Art has its own power in the world, and is as much a force in the power play of global politics today as it once was in the arena of cold war politics. Art, argues distinguished theoretician Boris Groys, is hardly a powerless commodity subject to the art market's fiats of inclusion and exclusion. In Art Power, Groys examines modern and contemporary art according to its ideological function. Art, Groys writes, is produced and brought before the public in two ways—as a commodity and as a tool of political propaganda.
The job of an art critic is to take perpetual inventory, constantly revising her ideas about the direction of contemporary art and the significance of the work she writes about. In these essays, which span three decades of assessment and reassessment, Rosalind Krauss considers what she has come to call the "post-medium condition"—the abandonment by contemporary art of the modernist emphasis on the medium as the source of artistic significance.
This anthology reconsiders crucial aspects of abstraction’s resurgence in contemporary art, exploring three equally significant strategies explored in current practice: formal abstraction, economic abstraction, and social abstraction. In the 1960s, movements as diverse as Latin American neo-concretism, op art and “eccentric abstraction” disrupted the homogeneity, universality, and rationality associated with abstraction.
Louise Lawler has devoted her art practice to investigating the life cycle of art objects. Her photographs depict art in the collector’s home, the museum, the auction house, and the commercial gallery, on loading docks, and in storage closets. Her work offers a sustained meditation on the strategies of display that shape art’s reception and distribution. The cumulative effect of Lawler’s photographs is a silent insistence that context is the primary shaper of art’s meaning.
It may be time to forget the art world--or at least to recognize that a certain historical notion of the art world is in eclipse. Today, the art world spins on its axis so quickly that its maps can no longer be read; its borders blur. In Forgetting the Art World, Pamela Lee connects the current state of this world to globalization and its attendant controversies. Contemporary art has responded to globalization with images of movement and migration, borders and multitudes, but Lee looks beyond iconography to view globalization as a world process.
The human figure made a spectacular return in visual art and literature in the 1920s. Following modernism’s withdrawal, nonobjective painting gave way to realistic depictions of the body and experimental literary techniques were abandoned for novels with powerfully individuated characters. But the celebrated return of the human in the interwar years was not as straightforward as it may seem. In Realism after Modernism, Devin Fore challenges the widely accepted view that this period represented a return to traditional realist representation and its humanist postulates.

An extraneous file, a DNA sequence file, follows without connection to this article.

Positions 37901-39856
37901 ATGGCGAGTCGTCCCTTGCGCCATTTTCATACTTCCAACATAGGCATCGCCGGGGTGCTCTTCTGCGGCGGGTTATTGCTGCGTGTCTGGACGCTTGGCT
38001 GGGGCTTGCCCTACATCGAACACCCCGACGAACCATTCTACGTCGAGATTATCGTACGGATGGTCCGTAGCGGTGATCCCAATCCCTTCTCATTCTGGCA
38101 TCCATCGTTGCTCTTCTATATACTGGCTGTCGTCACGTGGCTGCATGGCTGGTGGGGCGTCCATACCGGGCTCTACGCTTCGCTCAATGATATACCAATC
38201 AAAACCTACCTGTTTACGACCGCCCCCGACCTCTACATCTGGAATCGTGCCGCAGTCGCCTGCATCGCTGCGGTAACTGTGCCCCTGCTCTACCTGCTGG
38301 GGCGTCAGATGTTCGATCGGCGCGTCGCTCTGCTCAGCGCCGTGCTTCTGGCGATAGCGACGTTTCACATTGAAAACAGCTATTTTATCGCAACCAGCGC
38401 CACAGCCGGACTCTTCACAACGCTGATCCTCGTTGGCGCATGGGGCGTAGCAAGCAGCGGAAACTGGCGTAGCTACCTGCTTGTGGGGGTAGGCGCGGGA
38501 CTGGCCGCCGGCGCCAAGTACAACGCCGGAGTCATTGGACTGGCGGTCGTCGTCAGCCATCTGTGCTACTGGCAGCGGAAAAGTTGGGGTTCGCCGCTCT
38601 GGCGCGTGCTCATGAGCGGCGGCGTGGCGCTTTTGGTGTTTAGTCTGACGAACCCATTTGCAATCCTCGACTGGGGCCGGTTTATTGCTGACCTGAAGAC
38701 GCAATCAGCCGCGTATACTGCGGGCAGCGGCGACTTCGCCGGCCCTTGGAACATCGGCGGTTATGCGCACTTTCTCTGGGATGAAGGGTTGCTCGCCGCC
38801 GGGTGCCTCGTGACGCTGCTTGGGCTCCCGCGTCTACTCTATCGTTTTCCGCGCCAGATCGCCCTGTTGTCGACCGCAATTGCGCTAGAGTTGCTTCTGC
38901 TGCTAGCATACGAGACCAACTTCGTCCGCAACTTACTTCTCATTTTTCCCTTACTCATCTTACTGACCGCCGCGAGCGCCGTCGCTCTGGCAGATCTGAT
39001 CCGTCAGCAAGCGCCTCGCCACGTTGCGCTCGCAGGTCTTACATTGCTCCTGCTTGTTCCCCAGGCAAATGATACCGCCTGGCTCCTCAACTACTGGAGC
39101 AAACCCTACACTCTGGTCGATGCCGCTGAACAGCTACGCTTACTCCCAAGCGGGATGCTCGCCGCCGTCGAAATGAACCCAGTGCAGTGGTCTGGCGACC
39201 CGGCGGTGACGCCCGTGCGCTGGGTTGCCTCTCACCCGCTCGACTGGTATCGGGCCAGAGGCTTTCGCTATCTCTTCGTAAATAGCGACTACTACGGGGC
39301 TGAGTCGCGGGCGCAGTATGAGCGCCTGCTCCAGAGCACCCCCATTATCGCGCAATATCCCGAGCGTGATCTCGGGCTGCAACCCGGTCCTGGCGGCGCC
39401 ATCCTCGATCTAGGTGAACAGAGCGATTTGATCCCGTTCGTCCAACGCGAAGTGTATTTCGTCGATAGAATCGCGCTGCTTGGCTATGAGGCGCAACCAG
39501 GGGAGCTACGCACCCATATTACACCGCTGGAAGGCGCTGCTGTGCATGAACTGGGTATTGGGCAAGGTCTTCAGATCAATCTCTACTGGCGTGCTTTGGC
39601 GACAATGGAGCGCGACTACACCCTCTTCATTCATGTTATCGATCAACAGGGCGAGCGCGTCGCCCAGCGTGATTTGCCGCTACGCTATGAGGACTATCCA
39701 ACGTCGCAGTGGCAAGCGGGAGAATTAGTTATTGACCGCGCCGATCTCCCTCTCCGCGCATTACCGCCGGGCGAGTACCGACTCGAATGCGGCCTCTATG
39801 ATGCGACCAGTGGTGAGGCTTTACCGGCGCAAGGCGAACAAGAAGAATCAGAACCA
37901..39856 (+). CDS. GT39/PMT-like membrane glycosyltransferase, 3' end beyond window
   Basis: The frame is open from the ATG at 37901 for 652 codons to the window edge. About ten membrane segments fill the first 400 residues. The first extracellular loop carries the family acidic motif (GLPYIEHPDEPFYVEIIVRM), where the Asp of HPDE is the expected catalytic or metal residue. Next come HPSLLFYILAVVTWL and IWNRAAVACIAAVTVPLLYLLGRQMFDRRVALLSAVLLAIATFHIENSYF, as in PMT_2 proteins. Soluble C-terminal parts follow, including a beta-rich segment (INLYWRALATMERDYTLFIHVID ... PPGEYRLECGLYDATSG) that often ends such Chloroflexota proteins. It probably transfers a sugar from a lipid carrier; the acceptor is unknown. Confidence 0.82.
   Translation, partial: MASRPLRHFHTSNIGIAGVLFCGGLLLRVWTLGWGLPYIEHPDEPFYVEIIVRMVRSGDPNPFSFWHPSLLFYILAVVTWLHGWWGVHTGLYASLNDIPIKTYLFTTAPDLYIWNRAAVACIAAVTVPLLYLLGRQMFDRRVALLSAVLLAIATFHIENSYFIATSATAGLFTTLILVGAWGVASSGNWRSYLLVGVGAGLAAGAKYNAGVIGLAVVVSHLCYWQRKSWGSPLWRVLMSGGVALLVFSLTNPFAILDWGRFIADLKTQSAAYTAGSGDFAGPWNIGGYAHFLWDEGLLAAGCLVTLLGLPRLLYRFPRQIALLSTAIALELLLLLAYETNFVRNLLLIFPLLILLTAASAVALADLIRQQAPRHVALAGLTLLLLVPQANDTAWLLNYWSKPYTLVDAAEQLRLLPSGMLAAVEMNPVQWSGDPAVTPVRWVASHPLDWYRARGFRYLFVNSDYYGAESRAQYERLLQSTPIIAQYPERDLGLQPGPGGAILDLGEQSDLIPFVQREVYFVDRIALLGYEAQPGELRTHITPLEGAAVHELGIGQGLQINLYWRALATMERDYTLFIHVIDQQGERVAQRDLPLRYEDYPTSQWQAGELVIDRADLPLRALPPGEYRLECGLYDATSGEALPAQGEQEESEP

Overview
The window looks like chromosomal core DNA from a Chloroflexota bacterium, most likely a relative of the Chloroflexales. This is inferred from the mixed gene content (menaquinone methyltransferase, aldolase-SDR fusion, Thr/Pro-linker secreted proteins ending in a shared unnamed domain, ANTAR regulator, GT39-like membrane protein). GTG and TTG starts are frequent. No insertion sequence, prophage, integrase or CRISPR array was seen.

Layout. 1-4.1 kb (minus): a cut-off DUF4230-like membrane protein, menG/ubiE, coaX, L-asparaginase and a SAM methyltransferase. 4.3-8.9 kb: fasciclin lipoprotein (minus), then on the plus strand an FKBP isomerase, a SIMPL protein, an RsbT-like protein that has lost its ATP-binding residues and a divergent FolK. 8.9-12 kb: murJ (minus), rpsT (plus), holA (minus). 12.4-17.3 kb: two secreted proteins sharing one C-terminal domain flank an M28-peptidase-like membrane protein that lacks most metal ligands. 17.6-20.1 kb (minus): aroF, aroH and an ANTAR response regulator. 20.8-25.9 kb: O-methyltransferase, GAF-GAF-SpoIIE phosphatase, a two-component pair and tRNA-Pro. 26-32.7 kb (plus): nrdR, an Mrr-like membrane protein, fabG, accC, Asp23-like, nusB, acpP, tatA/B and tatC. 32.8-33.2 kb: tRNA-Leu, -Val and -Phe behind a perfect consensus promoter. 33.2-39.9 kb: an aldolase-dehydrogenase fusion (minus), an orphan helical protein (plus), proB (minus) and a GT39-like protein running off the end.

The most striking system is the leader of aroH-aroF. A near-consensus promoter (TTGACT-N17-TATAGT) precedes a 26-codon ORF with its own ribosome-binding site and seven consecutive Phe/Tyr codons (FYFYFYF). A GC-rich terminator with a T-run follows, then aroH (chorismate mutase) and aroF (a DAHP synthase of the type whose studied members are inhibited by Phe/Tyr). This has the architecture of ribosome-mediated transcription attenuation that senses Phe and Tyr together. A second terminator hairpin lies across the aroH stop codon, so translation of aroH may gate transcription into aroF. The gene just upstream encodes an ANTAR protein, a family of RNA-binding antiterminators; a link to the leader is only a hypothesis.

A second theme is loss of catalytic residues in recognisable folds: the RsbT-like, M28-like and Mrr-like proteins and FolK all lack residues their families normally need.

Nature, as both subject and object, has been repeatedly rejected and reclaimed by artists over the last half century. With the dislocation of disciplinary boundaries in visual culture, art that is engaged with nature has also forged connections with a new range of scientific, historical, and philosophical ideas. Developing technologies make our interventions into natural systems both increasingly refined and profound. Advances in biological and telecommunication technology continually modify the way we present ourselves.
With the emergence of conceptual art in the mid-1960s, the traditional notion of the studio became at least partly obsolete. Other sites emerged for the generation of art, leading to the idea of “post-studio practice.” But the studio never went away; it was continually reinvented in response to new realities.
"Institutional critique" is an artistic practice that reflects critically on its own place within galleries and museums and on the concept and social function of art itself. Such concerns have always been a part of modern art but took on new urgency at the end of the 1960s, when--driven by the social upheaval of the time and enabled by the tools and techniques of conceptual art--institutional critique emerged as a genre.
“Mathematics can be as effortless as humming a tune, if you know the tune,” writes Gareth Loy. In Musimathics, Loy teaches us the tune, providing a friendly and spirited tour of the mathematics of music--a commonsense, self-contained introduction for the nonspecialist reader. It is designed for musicians who find their art increasingly mediated by technology, and for anyone who is interested in the intersection of art and science.